I'll add my 2 cents here. Dan hit the nail an the head there is a sort of a sweet spot for the vac suction for each sander/grit. If you are using a shop vac, dust collector or a Festool vac at full suction you aren't getting the most from your Festool sander.
In part, I agree with Nick, there is a learning curve to using sanders to get the best possible results. Where we disagree is with the "let the sander do the work" term. Nick isn't necessarily using this term in its correct context. Letting the sander do the work is a reference to the user not putting excess downward pressure on the sander or using the sander's pad on its edge. Most Festool sanders (and sanders in general) require little or no downward pressure to achieve optimal results. Excess downward pressure or using the edge of the sanding pad can do a couple of things, first it generates heat. Too much heat can melt some finishes (like paint) instead of sanding them. You'll end up with a gummy mess on the paper/disc (we've all been there before) and you may use a lot more paper/discs to finish your job. Another thing excess heat can/will do is melt the hook and loop of the sanding pad, this greatly reduces the life of your sanding pads.
Pushing down too much or excess vac suction on random orbit sanders can slow down or stop the rotation of the sanding pad. This can cause swirl marks. When the rotation is stopped or greatly slowed the rotation you've basically turned your RO into an orbital sander and that is a steep backwards. Festool has taken the time to work out the optimal ratio between the speed of the orbit and the rotation of the pad for our benefit, so I'd recommend letting the sander do the work.
Most Festool sanders work best when the suction is fairly low, this is especially true of the orbital sanders. The RO sanders, this includes the Rotex sanders, will work well with the suction about half way. The Rotex sanders are powerful and will work with the CT vacs at full suction but not necessarily at their best. The goal is to find the amount of suction that collects virtually all of the dust, no more suction is needed beyond that.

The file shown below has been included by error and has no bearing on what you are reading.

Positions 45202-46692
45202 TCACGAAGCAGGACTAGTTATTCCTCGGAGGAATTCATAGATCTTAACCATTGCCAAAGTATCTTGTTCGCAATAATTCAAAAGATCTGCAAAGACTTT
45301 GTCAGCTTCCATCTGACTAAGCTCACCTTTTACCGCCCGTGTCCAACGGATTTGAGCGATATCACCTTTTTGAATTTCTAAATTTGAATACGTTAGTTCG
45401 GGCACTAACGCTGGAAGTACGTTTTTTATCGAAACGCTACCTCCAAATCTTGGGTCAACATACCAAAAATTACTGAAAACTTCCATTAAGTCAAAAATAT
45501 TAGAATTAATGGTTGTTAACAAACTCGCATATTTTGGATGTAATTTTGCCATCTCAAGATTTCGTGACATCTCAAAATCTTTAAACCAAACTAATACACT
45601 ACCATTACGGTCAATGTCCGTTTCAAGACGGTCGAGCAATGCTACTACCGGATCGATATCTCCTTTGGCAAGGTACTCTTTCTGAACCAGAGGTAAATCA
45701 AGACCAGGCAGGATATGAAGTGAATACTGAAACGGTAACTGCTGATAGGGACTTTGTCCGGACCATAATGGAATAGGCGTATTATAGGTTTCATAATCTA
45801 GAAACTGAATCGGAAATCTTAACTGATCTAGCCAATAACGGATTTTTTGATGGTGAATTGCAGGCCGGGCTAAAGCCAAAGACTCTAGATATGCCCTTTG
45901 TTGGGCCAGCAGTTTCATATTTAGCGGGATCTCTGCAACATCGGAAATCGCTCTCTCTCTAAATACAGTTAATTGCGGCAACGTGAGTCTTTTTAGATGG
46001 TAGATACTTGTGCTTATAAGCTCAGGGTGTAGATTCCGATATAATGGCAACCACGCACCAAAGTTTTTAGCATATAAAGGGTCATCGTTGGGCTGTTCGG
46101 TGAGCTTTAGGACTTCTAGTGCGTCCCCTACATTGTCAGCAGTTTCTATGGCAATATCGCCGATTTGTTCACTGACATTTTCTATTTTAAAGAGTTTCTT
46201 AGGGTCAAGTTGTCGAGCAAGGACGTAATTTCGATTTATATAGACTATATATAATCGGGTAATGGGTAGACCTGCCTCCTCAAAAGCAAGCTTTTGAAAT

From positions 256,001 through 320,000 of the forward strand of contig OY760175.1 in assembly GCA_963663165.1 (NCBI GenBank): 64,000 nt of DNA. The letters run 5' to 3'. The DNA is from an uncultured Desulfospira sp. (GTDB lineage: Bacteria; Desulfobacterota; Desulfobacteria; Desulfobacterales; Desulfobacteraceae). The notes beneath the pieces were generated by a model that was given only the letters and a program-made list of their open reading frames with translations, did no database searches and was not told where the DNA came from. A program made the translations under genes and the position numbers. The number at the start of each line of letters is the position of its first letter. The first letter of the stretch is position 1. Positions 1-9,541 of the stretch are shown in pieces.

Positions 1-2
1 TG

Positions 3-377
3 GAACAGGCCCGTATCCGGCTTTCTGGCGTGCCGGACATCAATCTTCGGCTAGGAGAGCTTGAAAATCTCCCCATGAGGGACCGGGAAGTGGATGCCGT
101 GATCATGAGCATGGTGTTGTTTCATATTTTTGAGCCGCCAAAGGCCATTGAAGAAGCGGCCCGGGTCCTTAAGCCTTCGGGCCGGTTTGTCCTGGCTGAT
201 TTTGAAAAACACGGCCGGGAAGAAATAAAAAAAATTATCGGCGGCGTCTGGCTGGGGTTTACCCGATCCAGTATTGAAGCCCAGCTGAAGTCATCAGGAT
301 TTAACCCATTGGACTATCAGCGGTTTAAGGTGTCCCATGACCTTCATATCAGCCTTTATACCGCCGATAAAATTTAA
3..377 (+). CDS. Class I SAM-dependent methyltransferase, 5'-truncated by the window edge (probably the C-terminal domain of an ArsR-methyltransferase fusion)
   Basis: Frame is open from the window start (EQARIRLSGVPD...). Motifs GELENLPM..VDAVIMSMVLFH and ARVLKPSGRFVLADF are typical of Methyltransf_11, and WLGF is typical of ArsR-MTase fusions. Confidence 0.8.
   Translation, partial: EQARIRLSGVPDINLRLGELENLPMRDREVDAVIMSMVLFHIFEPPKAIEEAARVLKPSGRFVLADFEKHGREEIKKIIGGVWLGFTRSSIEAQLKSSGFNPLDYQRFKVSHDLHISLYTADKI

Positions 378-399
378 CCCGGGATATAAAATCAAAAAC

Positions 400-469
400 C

As Dan mentioned there is a point when the sound of the sander changes as you increase the amount of suction. That change of pitch is the motor coming under a slight strain from the suction. Once you reach that point you should back the suction off a little. Increasing the suction beyond this sweet spot will have an insignificant or no improvement in the dust collection and can increase the chances of getting swirl marks.
To find that sweet spot start with the vac turned down to its lowest setting, you'll notice the dust collection is the best. It's not just dust that is left behind there are abrasive particles that can cause swirl marks as move along between the material and the sanding disc. Increasing the suction until the sander sort of glides across the surface while collecting most of the dust is ideal amount of suction. This amount varies between sanders as well as fine and course grits. From there an increase can cause the rotation of RO sanders to slow or stop and orbital sanders to become unwieldy.
Again, Nick and I agree, there is a real learning curve to getting the most out of your sanders and the results they produce. Give that some thought before you start mindlessly buzzing along with your sander. Good luck.